This is not nitpicking, these are all absolutely basic and necessary questions that any news outlet should immediately ask before publishing information that may have massive consequences not only for their own credibility but for the lives of millions of people. If the drawing had been made by Benjamin Netanyahu, which for all one knows based on the dearth of available information it might have been, that would impact its perceived value and its effectiveness as a tool for furthering the cause of beginning a war with Iran. Stacking anonymous source upon anonymous source and ultimately pulling out a crude sketch of something claimed to be a threat to civilization is not anything resembling journalism, its crude propaganda. This type of sensationalist, utterly hollow drivel had no place being in the pages of the Washington Post or any of the other major publications where it ran today; but remarkably it was there.

Those with an avowed agenda to campaign for war against Iran have uncritically and enthusiastically used this story to help further their cause, regardless of how embarrassing the “evidence” itself is. This type of thing does real harm to those who are legitimately interested in knowing and acting upon the truth and making decisions based on fact, rather than anonymously authored cartoons leaked by equally anonymous “officials” of an anonymous state. Those who tirelessly campaigned for the war in Iraq which killed hundreds of thousands and created millions of refugees are using the same crude tactics they did to engineer that catastrophe. Colin Powell famously showed sketches of Saddam Hussein’s supposed mobile bio-weapons factories, providing pseudo-evidence in lieu of actual evidence but achieving his goal of terrorizing and cowing the populace and the international community into going along with the neoconservative agenda. We all know now that those mobile weapons factories never existed, and yet the very same individuals who manipulated the world using such tactics are attempting to do the same today with Iran. It perhaps can be expected from neoconservative ideologues whose commitment is not to the objective truth but rather to their own narrow interests that this “story” would have gotten attention, but it is incumbent upon those with an interest in seeing a peaceful resolution to this conflict that such blatant propaganda not be allowed to poison the public discourse.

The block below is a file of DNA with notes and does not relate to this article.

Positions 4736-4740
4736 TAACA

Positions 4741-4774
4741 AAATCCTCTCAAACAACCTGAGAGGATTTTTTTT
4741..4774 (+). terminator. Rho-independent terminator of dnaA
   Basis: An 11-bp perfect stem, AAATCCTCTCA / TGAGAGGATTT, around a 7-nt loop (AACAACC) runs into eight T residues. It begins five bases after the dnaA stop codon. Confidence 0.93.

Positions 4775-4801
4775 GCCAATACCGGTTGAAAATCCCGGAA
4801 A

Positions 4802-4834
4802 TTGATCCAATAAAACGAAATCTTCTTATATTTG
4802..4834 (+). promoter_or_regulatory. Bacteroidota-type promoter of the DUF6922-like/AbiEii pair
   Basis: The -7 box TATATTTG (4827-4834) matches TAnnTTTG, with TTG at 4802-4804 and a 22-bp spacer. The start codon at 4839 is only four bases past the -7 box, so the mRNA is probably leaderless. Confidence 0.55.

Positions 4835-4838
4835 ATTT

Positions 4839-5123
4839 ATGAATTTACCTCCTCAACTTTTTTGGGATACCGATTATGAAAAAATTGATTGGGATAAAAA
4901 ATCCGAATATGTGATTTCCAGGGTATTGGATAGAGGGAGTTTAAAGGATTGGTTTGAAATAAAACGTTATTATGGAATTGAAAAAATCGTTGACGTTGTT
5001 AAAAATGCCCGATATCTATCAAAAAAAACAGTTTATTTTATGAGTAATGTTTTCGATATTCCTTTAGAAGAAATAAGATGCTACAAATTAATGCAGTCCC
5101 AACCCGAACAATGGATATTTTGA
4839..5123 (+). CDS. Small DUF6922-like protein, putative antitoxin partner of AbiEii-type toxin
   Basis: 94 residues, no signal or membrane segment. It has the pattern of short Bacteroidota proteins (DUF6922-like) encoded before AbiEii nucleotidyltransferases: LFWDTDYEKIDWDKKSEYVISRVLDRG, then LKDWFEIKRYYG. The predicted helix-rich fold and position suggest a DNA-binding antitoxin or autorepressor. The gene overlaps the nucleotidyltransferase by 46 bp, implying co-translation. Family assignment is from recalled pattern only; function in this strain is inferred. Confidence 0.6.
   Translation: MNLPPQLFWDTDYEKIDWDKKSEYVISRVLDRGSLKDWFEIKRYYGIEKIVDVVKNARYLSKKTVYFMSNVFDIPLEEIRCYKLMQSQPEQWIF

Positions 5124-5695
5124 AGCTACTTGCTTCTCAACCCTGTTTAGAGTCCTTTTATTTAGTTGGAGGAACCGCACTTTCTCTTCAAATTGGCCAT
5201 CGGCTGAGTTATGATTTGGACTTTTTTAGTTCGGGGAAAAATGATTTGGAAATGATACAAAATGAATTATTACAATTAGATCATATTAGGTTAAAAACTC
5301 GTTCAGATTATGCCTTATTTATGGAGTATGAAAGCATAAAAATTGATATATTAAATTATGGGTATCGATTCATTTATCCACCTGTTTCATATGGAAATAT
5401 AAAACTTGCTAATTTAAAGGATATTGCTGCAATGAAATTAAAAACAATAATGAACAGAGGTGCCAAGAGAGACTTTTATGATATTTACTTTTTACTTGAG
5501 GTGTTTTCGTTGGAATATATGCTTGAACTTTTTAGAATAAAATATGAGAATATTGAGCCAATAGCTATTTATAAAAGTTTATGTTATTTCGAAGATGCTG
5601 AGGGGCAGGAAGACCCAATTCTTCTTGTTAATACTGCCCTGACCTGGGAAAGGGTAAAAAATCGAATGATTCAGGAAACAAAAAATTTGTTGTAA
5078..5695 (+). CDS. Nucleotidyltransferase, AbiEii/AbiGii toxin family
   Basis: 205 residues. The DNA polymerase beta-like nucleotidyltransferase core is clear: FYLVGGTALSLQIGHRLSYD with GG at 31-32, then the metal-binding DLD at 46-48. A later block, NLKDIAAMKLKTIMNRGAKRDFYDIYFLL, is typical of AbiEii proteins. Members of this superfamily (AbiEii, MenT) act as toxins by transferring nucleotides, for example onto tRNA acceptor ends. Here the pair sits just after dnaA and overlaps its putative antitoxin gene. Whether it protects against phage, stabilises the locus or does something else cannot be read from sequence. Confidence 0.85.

4 Responses to Propaganda Thinly Masked as Evidence

  1. Chuck Wentworth says:

    Great piece. And so true. I mentioned part of the fear mongering effort aimed at Iran in my post here: I can’t help but feel like we’re living in some kind of warped reality where our leaders and the media that obsequiously “propagandizes” their message, refuses to learn from the past. It’s surreal.

  2. mazmhussain says:

    Sorry it took so long to respond, have been out of the country. Great piece as well. I agree, the narrative is made by the government and sold by the media. There is nothing adversarial regarding their relationship anymore, the media simply exists to reinforce the government message rather than to critique it. I’m speaking in broad strokes of course, but it rings true.

    • Chuck Wentworth says:

      It definitely rings true. Unfortunately so. The problem with the media, as I see it, begins with corporate ownership. That’s an obvious point I realize, but the idea that private money can own major media outlets, is completely contradictory to the concept of a “free press”. The same concept is of course true regarding the political sphere. It’s now naive to believe the US is a democracy, when anyone paying the slightest bit of attention can recognize how entrenched corporate America is in our political system. I think that’s why Occupy is such a significant movement. That’s another topic all together, but it will be interesting to see what kind of serious dialogue such a movement can create, in terms of developing an honest and unique political revolution/voice that I feel this country desperately needs.